Hispanic Heritage Month: Visiting Spain with Daniel


Hispanic Heritage month is here! From September 15th to October 15th we’re celebrating our roots and embracing our legacy, and this time I’m taking over the blog to tell you about being Hispanic while I was traveling through Spain.

Here I am in the Font Màgica de Montjuïc

Here I am in the Font Màgica de Montjuïc, Spain.

So first things first, if you don’t know me…hi! I’m Daniel. Nice to meet you! I’ve been working for 7 Generation Games for a couple years now. I work remotely from Chile -where our office in LATAM is based. If you’d like to know more about our educational math games in Spanish, click here. You can also subscribe to our Spanish newsletter to get free resources every week here.

Being Latino in 7 Generation Games is really comfortable, I mean most of our games are focused on helping underserved communities like Latinos in the U.S. among others. Therefore, we create bilingual math video games and we occasionally have meetings in Spanish, English and Spanglish so we can all practice our bilingual skills. I think this makes us think as some students where English is their second language and we can understand how they feel when trying to unwind in an English-speaking class.

Anyway, going back to Hispanic Heritage Month and visiting Spain…
As soon as I landed in Spain, the first thought that came to my mind was how weird and exciting it was going to be to visit places that I’ve heard about before in History class while I was in high school. Being there and seeing the Spanish buildings, churches and historic places is an incredible experience. It’s like in our AzTech Games, where you learn about the Mayans and you get the idea of this incredible civilization but it’s only when you are visiting the pyramids that you understand how smart the Mayans were, how advanced in math they were and how they used them to build their cities.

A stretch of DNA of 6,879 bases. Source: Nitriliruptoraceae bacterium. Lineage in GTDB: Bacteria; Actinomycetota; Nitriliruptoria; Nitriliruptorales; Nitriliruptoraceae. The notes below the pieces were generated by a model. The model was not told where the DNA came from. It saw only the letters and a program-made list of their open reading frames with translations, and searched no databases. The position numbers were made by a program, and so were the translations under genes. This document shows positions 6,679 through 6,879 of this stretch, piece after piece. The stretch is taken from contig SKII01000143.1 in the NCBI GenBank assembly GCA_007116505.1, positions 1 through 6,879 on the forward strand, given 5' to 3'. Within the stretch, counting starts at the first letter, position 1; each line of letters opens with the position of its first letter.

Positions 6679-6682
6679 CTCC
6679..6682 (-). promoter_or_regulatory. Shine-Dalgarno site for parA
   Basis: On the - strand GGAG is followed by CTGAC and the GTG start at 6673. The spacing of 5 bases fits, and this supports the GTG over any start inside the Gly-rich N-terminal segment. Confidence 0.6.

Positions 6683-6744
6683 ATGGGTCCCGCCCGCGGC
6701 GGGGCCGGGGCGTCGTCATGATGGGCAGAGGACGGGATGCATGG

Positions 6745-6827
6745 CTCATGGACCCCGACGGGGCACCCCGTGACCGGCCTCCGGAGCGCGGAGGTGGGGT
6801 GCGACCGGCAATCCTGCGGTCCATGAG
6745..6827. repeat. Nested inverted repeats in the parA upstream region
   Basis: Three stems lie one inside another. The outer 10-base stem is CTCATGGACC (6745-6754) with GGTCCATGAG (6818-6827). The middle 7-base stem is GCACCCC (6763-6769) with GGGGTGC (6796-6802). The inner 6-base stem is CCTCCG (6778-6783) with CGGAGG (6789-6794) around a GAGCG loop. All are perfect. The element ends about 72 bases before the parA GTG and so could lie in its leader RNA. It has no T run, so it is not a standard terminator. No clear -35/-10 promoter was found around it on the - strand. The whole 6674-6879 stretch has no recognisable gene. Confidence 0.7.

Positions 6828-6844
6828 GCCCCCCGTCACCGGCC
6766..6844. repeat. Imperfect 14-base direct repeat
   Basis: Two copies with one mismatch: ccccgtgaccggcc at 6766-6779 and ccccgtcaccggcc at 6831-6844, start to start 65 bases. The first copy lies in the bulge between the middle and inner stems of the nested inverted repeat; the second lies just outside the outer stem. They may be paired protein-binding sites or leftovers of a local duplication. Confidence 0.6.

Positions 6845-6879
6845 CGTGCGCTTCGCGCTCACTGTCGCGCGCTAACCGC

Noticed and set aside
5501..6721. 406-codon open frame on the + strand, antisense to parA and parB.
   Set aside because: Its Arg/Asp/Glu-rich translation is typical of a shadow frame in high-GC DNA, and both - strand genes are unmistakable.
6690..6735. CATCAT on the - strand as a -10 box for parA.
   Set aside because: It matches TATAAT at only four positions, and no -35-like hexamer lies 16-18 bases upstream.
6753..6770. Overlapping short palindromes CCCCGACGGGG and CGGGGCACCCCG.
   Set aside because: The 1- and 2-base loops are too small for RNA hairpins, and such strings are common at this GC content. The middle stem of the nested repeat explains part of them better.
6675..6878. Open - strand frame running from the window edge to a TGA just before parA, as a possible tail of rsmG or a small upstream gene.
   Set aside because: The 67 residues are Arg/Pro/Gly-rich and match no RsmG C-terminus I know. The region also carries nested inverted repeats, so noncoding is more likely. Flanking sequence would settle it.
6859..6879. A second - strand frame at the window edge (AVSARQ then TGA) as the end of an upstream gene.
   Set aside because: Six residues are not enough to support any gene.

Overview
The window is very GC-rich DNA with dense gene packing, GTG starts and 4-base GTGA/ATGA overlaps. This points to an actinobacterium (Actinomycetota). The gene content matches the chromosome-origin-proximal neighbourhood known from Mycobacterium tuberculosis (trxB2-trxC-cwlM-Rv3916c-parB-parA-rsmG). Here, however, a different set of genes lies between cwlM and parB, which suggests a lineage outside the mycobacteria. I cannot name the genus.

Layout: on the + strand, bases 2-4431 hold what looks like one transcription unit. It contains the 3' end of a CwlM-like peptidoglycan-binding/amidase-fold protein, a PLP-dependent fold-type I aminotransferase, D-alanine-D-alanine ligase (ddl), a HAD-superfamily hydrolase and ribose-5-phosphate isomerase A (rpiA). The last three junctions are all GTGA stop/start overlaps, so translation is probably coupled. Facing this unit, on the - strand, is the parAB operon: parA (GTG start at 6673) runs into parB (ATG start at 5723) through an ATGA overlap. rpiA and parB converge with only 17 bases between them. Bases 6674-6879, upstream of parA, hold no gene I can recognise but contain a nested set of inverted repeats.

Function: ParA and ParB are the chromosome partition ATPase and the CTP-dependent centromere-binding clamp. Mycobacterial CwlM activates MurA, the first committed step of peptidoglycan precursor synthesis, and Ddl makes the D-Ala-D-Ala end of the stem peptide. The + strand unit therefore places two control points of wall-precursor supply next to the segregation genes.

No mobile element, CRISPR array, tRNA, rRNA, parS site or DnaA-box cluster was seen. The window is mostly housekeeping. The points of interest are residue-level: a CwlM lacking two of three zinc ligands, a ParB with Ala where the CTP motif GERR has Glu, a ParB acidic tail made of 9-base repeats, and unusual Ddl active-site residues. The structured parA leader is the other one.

One of the places that I liked the most was the Museu Nacional d’Art de Catalunya in Barcelona. ​​I loved its architecture and the fountain in front of it. Spain preserves an architectural style that draws a lot of attention, like The Basílica de la Sagrada Familia also known as the Sagrada Família – a large unfinished Roman Catholic minor basilica.

It made me think back to when I was choosing what to study when I got into college. One of my options, besides engineering, was architecture. For both majors and in order to build such an incredible building you need to know math, physics and geometry. Good thing that at 7 Generation Games we have games that introduce students to this and more subjects, like this video about shapes and perimeter:

and since this blog is intended to celebrate Hispanic heritage Month, here it is in Spanish!

There are many Hispanics living in the U.S. and it’s important to stand tall and be proud of the cultural exchange between nations. The more you know people from other places, the more tolerant and receptive you become. With that being said, what a better way to share experiences through talking. So, I’d like to share my favorite games to learn and practice English and Spanish!

1. Making Camp Bilingual

Learn math in Spanish today with Making Camp: Bilingual

Recommended Grades 3- 5
Math: Multiplication and Division
History: Ojibwe (Chippewa), Plains Indians
In Spanish and English

 


2. Math: The Universal Language – Augmented Reality 

Math The Universal Language iconMultiplication and numbers spring to life in our bilingual augmented reality app.

Recommended for Grades 3-5
Math: Multiplication
Languages: Spanish and English

 


3. AzTech: The Story Begins

Learn fractions, basic statistics and Latin American history, in this bilingual game, Spanish and English, that’s also an adventure!

Recommended Grades 5-7
Math: Fractions and Statistics
History: Latin America, Maya

 

 


4. AzTech: Meet the Maya

Mr. Gonzalez told you not to touch that book! Now you’re in the Mayan jungle.

Recommended Grades 5-8
Math: Statistics
History: Latin America, Maya

 

 


Mastering more than one language can lead to great opportunities. It helps you understand more of the culture of a certain place and also makes you think in different ways to express yourself.

Leave a comment

Your email address will not be published.